More Weird Tales from the Vault of Fear

Before Elvis there were EC comics. In the history of horror and censorship, EC comics are a legend: cool, cult objects from the shady, esoteric side of post-war American popular culture, before the King broke through on Milton Berle and Ed Sullivan, like the fetish photographs of Bettie Page, the Ed Gein murders, and wild rockabilly.

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Fiery The Angels Rose

This potentially suicidal aspect of motorcycling is ever present; it’s in the appalling accident statistics, the blind spot of every car driver, and the temptation to still overtake everything on the road as if you’re playing a computer game. It is also the foundation of a much broader cultural code, an Oroboros of influences from fact and fiction ...

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This Time It's Personal

I worked with Andrew Motion at UEA, and take it from me John Cooper Clarke  would’ve made a much better Poet Laureate. I’ve seen him perform his work every chance I’ve got, from those early punk gigs to art centers, through the weirdness of the eighties, when you never really knew what you were going to get ...

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Things that Walk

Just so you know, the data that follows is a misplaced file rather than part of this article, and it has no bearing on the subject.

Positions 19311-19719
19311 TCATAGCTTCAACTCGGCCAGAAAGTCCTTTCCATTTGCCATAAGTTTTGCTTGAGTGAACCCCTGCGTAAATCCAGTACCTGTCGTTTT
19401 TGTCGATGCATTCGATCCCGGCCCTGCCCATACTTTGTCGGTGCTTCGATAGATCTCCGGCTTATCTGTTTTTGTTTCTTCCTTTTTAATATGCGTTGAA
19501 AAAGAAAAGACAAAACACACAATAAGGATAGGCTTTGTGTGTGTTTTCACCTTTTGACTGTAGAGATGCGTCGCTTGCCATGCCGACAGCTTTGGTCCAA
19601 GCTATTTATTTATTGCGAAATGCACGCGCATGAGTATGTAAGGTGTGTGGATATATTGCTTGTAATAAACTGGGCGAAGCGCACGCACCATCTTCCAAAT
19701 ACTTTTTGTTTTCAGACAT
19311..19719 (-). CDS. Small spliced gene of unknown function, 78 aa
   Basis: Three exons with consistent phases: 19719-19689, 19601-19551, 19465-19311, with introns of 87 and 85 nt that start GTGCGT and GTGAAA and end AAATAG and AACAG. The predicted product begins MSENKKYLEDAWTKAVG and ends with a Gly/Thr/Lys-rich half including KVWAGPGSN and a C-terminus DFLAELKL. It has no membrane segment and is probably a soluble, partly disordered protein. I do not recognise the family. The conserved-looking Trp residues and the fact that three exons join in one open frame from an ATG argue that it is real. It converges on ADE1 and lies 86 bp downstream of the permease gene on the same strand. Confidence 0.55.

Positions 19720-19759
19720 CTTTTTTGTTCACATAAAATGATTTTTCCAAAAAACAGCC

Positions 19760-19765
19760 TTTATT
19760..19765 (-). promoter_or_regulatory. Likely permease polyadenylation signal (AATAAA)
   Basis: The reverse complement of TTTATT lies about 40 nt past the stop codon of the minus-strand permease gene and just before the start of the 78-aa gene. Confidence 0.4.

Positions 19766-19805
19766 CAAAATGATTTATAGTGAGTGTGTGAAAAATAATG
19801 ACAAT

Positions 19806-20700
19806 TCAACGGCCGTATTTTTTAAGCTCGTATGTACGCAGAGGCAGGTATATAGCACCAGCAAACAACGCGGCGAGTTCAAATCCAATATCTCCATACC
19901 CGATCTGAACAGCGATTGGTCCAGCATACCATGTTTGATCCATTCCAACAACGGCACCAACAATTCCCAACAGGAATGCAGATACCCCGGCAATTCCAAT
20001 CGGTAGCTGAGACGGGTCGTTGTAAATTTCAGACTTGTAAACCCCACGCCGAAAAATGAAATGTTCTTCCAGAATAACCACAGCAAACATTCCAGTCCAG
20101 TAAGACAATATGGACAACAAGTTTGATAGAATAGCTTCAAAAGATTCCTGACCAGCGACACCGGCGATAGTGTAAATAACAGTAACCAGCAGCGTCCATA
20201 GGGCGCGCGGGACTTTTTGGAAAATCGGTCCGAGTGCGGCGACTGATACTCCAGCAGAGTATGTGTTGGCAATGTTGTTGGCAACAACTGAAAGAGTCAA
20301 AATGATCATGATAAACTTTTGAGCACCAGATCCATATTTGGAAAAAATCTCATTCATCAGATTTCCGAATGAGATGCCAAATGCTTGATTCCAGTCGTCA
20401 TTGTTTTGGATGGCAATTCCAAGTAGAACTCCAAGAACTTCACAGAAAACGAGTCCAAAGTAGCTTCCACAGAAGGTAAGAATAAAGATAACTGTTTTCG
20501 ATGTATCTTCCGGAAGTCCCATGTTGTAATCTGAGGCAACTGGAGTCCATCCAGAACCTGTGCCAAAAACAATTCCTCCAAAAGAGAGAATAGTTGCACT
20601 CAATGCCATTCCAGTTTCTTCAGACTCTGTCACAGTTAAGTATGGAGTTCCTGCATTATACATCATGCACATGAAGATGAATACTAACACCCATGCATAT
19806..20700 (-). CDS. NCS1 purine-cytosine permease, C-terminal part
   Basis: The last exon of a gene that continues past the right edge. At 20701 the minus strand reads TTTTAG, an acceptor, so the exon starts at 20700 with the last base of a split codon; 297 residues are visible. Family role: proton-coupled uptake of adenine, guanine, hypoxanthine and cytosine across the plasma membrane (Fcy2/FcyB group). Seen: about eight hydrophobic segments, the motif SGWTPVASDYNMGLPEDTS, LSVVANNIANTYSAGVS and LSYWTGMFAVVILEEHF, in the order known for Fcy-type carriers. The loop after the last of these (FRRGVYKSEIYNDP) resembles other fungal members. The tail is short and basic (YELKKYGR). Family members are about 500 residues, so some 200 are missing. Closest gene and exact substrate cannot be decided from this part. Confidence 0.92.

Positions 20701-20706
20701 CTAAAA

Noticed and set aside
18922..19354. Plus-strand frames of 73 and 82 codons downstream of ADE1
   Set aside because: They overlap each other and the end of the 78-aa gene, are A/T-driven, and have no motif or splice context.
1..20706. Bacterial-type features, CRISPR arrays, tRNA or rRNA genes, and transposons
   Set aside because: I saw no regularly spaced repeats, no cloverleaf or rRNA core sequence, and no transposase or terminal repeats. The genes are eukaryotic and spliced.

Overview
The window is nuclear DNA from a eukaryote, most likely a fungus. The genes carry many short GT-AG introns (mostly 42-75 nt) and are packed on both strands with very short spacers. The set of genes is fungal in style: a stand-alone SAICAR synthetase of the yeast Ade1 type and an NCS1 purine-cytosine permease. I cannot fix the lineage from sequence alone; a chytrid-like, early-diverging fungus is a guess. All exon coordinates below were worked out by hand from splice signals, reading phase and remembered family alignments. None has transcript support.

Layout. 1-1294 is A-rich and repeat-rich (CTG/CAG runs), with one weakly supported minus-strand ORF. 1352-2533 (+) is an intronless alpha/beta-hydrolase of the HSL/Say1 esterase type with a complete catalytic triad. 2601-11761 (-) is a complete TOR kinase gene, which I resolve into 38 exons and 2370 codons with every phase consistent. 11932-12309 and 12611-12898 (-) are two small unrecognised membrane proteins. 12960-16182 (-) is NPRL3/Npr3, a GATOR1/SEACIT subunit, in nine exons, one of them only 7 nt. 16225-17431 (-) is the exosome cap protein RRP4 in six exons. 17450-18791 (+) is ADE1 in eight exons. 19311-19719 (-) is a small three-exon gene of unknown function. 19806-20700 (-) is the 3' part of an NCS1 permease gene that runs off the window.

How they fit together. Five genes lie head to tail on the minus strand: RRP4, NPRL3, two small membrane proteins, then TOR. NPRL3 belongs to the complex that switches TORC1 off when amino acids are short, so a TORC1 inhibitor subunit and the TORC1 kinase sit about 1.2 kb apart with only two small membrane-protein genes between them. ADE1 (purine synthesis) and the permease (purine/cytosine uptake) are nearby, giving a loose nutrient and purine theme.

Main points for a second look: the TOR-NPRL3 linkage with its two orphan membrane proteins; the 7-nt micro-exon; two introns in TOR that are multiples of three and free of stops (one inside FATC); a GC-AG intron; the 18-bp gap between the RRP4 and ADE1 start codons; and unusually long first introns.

We are repeatedly forced to confront our own mortality, allegorising through fantasy the central anxiety of existence. Death, like the Weeping Angels, Nesbit’s recumbent Norman effigies, and our mates in the playground creeps up on us, removing us from the stream of time, leaving only a memory. Even the Doctor cannot save us forever.

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The Other 19th Century

1838 – William Sykes and the notorious Saffron Hill Gang brought to justice for robbery, kidnapping and murder. Discovery of the MS. Papers of the late Rev. Francis Purcell of Drumcoolagh. Signora Psyche Zenobia decapitated by clock in Edinburgh.

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Batman and the Literary Gothic

Like the reflection of Poe’s House of Usher in the ‘black and lurid tarn,’ the Batman has been the Gothic Other of the American comic book superhero since his first appearance in National Allied’s Detective Comics # 27 in May, 1939. The comic book was a still a new medium, and Detective Comics was originally an anthology title ...

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Dear John

As a teenager in the seventies, I was a classic prototype for the provincial punk. I grew up in a council flat, I was a working class only child; isolated, idealistic and already out step with the locals. In those days, my hometown was hard-core ted – you didn’t have to be very different to catch all kinds of hell around there...

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The Day I Met Dr. Who

One of the nicest memories I have of my late-father is standing in a queue with him, surrounded by empty Daleks, waiting to get Dr. Who’s autograph. We were at a summer fete in Norwich, in some bleak little park, and I remember that the grass was washed a vivid green by incipient showers. It was 1973, so I was nine years old.

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